Jose was born in Mexico in 1896. As a young teenager he was already tall and strong. He ran with a tough crowd and eventually joined Francesco Madera's group of revolutionaries that ousted Porfirio Diaz from power during the Mexican Revolution. It was also about this time that Jose discovered he had a real talent for singing opera. Overnight he was able to bring his family out of poverty and became a sensation both in Mexico and abroad. But this was just the beginning. While on a trip to Mexico, Enrico Caruso took in an opera in which Jose was appearing. He was so taken with the young singer that he had him brought over to his table. They quickly became friends for what was left of Caruso's short life, and Caruso, unbeknownst to Mojica, recommended him to the producer of the Ravinia Festival in Chicago in 1919. Jose would remain there for the next nine years singing with the Chicago Opera. It was during this time that Thomas Edison signed him to sing for Edison Records after having no luck finding any good Italian tenors.

Before long Mojica's talents and good looks also came to the attention of movie producers, and in 1930 he made his only American movie called "One Last Kiss" in which he played a sort of Zorro-like singing cowboy. He made several other films in America aimed primarily at a Mexican audience, and afterwards he would go back to Mexico and become a regular big screen attraction there where he was known as the Mexican version of Valentino.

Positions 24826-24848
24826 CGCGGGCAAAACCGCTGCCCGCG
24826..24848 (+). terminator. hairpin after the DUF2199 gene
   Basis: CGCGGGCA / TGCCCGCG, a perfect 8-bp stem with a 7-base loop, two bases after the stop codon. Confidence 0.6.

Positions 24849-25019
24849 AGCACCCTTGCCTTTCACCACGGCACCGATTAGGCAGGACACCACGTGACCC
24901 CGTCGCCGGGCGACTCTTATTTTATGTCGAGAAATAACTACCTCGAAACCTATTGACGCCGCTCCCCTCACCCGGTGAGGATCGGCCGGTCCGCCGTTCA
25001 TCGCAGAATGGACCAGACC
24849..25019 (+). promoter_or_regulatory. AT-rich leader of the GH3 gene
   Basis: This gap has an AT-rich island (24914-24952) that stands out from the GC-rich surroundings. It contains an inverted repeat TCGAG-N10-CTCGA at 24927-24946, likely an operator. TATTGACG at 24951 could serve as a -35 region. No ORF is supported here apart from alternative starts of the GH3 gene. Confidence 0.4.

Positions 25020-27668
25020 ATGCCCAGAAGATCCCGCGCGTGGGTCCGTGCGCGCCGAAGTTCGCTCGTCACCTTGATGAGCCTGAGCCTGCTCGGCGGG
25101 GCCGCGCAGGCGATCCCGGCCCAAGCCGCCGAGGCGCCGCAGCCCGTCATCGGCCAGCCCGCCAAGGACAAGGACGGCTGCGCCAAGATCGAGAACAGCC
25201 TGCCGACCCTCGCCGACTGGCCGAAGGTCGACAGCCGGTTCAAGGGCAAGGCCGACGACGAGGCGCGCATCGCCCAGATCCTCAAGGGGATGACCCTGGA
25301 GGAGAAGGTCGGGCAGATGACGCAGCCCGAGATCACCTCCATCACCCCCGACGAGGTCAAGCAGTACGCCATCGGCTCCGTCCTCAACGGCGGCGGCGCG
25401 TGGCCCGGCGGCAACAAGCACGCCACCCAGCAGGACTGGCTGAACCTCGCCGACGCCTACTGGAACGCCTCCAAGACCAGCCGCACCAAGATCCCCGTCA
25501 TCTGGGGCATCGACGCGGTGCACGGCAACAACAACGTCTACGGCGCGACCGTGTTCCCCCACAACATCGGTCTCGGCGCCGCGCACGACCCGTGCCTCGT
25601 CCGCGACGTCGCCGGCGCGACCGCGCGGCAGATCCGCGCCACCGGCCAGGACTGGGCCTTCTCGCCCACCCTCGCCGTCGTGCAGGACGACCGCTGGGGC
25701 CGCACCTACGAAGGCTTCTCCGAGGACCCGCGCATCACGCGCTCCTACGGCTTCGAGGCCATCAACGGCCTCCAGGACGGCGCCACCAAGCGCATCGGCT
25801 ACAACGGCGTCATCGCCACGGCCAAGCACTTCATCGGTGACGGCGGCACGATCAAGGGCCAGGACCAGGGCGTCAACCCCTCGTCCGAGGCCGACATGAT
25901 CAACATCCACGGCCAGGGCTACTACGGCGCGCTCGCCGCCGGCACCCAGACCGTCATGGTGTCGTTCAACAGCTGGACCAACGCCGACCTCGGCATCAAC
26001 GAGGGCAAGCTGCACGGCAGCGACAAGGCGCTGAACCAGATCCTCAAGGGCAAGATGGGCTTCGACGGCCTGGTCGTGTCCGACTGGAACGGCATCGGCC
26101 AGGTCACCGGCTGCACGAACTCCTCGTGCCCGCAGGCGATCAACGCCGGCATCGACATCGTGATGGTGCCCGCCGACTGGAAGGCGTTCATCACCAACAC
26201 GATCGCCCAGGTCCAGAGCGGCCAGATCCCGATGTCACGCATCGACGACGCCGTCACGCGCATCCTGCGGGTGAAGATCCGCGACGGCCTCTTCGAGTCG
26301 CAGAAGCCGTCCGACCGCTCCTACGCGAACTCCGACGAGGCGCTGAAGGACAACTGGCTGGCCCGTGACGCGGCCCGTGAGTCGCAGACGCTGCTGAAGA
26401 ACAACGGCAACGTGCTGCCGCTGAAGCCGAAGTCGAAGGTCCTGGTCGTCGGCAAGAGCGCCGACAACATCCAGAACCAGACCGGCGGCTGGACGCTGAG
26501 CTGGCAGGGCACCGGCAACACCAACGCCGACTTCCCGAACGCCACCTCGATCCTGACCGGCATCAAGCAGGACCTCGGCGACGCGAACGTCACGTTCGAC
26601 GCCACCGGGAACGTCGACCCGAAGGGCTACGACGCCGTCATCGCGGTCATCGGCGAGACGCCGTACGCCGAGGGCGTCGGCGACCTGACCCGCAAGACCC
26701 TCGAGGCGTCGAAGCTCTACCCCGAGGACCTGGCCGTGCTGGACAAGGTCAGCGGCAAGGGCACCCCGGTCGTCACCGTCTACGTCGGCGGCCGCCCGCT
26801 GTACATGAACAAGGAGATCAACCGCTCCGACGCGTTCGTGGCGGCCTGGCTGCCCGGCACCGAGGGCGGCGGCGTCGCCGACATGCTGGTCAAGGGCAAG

But he also, for some unexplainable reason, would very often find himself playing religious roles in films even though he was not a particularly religious person like his mother. In fact, Jose was always in search of a good time, and more often than not he found it. He always had an eye for the ladies, and the ladies sure had an eye for him.

He had several friends in both the opera and movie industries. People like John Wayne, John Ford, and Gary Cooper often would visit at his sprawling Mexican estate. He would later give this estate to his mother as a gift.
He never knew his father, and like a lot of young boys in that situation, he grew-up being very close to his mother. After her death in 1942 his life would take a staggering turn. Before she died, she asked him to give his life to the church. This was the one woman in his life he found hard to refuse. But another would soon enter. He was working in America at the time, all the while deep in grief and depression, when he suddenly had a vision of St. Theresa of Avila who outright commanded him to follow the path of Christ. Now he was certain of what he had to do.